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Airwolf emerges from canyon
the Lady goes supersonic
Airwolf vs HX1

Airwolf star (1984) - intro film for TV series starring Jan-Michael Vincent and Ernest Borgnine as former military pilots in possession of a stolen US super-helicopter. With its turbo-thrusters, Airwolf can exceed mach 1, and it carries atomic bombs (the 'pilot movie' sees Airwolf nuke a battleship) in addition to the more frequently used anti-aircraft/ tank missiles and built-in machine-guns. Shadowy US security agency 'The Firm', led by white-suited Archangel (Alex Cord), allowed our two heroes to keep Airwolf in exchange for their expert help flying secret missions for the government.
Airwolf in desert hideaway
This action show was terrific fun - with its keen sense of humour and plenty of thrilling airborne espionage on a weekly basis, using a Bell 222A helicopter. 1st class production values and exemplary aerial photography set new high standards for rotary action on TV.

The 2nd season added an ex-policewoman pilot (Jean Bruce Scott) to the regular characters, and she eventually got to fly Airwolf when the hero was injured. My favourites among an extraordinary variety of flying stunts include Airwolf reaching near orbital altitude to freeze the virtual villain of Moffet's Ghost out of the onboard computer, Airwolf versus another super-helicopter in episode HX1, and Airwolf II - which sees our heroes engage the superior Redwolf helicopter (fitted with a laser cannon) in a dogfight... but it's piloting skill, and not advanced technology, that wins the day.
Airwolf main cast

Airwolf swoops down
low-flying turn
Airwolf vs Hughes 500

"Airwolf was a Bell 222A, tweaked with a bunch of bolt-on goodies. Following the end of the TV series, Airwolf was stripped down, repainted, and sold to Germany as a medevac unit. Later, it was struck by lightning while rushing a burn patient to hospital, and lost." - NATHAN DECKER

HX-1 in Airwolf TV series
Second season episode HX-1, showcases a prototype attack helicopter (a specially adapted Sikorsky S-76) that's stolen by villains and is, inevitably, used in a flying duel against Airwolf.

Bell 206 in Airwolf

Santini Air's 206 JetRanger
Airwolf also featured a Bell 206 JetRanger (pictured left) owned by Santini Air, and often used as a flying taxi whenever the heroes needed to reach the Airwolf helicopter's desert hideaway for an urgent mission.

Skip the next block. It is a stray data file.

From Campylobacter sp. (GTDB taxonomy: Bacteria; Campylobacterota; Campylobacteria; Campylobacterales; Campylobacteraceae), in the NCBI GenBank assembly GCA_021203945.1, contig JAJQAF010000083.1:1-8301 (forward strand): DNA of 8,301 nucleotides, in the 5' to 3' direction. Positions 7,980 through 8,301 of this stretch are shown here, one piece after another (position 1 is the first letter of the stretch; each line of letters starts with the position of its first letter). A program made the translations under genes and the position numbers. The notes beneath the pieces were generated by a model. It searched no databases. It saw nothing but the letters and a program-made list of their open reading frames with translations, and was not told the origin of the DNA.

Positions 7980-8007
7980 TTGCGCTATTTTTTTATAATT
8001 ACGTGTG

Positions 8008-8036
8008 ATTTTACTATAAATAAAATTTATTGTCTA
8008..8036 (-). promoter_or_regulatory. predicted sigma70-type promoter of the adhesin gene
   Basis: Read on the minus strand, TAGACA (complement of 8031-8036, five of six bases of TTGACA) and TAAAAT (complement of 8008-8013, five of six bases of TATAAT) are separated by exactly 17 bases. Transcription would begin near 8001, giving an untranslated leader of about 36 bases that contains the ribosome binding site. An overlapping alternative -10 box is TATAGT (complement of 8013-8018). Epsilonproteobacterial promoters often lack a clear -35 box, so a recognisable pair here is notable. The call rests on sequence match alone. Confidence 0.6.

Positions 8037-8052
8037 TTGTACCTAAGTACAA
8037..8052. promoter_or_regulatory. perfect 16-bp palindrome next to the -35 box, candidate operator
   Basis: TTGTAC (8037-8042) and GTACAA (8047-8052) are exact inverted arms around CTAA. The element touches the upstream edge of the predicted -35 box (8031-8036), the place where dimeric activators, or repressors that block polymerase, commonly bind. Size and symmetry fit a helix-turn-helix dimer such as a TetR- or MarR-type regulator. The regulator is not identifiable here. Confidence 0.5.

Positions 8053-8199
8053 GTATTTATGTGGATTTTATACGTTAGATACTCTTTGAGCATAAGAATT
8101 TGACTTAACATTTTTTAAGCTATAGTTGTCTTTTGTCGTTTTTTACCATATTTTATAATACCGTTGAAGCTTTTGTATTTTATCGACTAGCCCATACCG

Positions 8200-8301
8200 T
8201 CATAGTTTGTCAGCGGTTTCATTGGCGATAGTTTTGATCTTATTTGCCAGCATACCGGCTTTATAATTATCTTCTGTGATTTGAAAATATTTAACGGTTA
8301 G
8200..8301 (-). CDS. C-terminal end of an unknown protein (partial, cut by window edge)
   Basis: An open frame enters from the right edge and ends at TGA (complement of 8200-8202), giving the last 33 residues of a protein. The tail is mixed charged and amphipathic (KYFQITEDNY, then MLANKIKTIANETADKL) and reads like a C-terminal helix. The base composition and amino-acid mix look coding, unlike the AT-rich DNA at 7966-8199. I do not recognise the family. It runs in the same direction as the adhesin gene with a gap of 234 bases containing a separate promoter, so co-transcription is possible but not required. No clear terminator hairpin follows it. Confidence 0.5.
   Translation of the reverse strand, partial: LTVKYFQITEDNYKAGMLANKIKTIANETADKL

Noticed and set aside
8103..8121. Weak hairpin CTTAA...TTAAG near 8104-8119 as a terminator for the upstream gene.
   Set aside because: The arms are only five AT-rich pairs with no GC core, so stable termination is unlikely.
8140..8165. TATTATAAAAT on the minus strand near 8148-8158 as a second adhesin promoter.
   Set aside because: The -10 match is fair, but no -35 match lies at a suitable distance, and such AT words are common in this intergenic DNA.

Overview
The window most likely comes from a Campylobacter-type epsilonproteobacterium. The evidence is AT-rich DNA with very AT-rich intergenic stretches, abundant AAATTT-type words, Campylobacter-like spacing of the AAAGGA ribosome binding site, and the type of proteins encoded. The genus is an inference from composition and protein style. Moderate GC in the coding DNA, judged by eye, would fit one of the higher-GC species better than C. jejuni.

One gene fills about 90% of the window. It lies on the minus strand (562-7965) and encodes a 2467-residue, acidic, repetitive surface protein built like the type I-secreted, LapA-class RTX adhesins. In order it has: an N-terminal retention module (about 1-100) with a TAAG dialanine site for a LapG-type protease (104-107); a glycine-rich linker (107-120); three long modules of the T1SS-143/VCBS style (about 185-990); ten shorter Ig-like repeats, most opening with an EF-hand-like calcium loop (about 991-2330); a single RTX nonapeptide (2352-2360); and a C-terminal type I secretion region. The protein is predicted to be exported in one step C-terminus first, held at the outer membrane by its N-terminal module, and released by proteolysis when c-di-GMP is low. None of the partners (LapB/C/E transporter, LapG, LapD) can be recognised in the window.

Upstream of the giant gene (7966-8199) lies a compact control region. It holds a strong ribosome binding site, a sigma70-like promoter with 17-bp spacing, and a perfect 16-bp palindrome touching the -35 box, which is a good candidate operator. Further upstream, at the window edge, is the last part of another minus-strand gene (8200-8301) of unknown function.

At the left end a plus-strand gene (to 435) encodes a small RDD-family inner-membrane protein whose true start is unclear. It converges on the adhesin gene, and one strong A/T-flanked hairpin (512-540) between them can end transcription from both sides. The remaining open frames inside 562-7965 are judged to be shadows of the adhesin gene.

The sci-fi action of Airwolf reached a new level with third season episode Airwolf II, which features a new 'replacement' attack helicopter (Redwolf) armed with a laser weapon.
Redwolf in Airwolf TV series

Santini JetRanger in Airwolf
The Bell 206 JetRanger, with distinctive 'Santini Air' stars-and-stripes livery, operated from its own company hanger at the local airport.

Airwolf misson helicopter
On supersonic rescue missions, the Airwolf helicopter used its stealth capability and superior weapons in surprise attacks against various international enemies, but it was very often just a fast vehicle for transporting the heroic pilot to a combat scene.

Hughes 369 gunship in Airwolf
The most frequently seen helicopter antagonist in episodes of Airwolf was the Hughes 369 (MD 500) Cayuse, or 'little bird' gunship version.

Larry Jolly and Airwolf model
These 2 behind-the-scenes pictures of the flying Airwolf models courtesy of Larry Jolly Miniature Productions.
Airwolf with its miniature version

Andrew Probert (probertdesigns.com) worked on designs for Airwolf, producing numerous sketches and drawings, and his work on props, graphics, and storyboards all helped to establish that Airwolf was not simply a gadget used by the hero to solve problems or fight enemies; the helicopter became a principal character ('The Lady') in this action series.

Airwolf computer graphic

See below for examples of Airwolf designs, plus a behind-the-scenes photo of the actual Bell helicopter's remodel and refit work in prep for making the TV series...
Andrew Probert, design artist

shows Airwolf weapons deployment

Bell 222A helicopter in workshops
Airwolf rocket and missile pod

Airwolf retractable guns

Airwolf combat ready

Airwolf toy
Toys and models of the Airwolf chopper have been made to various scales in die-cast or plastic kit forms. Most are very rare now as collector's items. There are also several types of radio-controlled flying Airwolf models available.

Very best of the diecast models is Airwolf by Japanese company SGM-08 (highly detailed at 1:48 scale), which includes a battery-powered motor for the main/ tail rotors. It was produced in a pristine original, and a weathered version (see 2 photos below).


Airwolf diecast model
Airwolf weathered model

Airwolf blu-ray boxset

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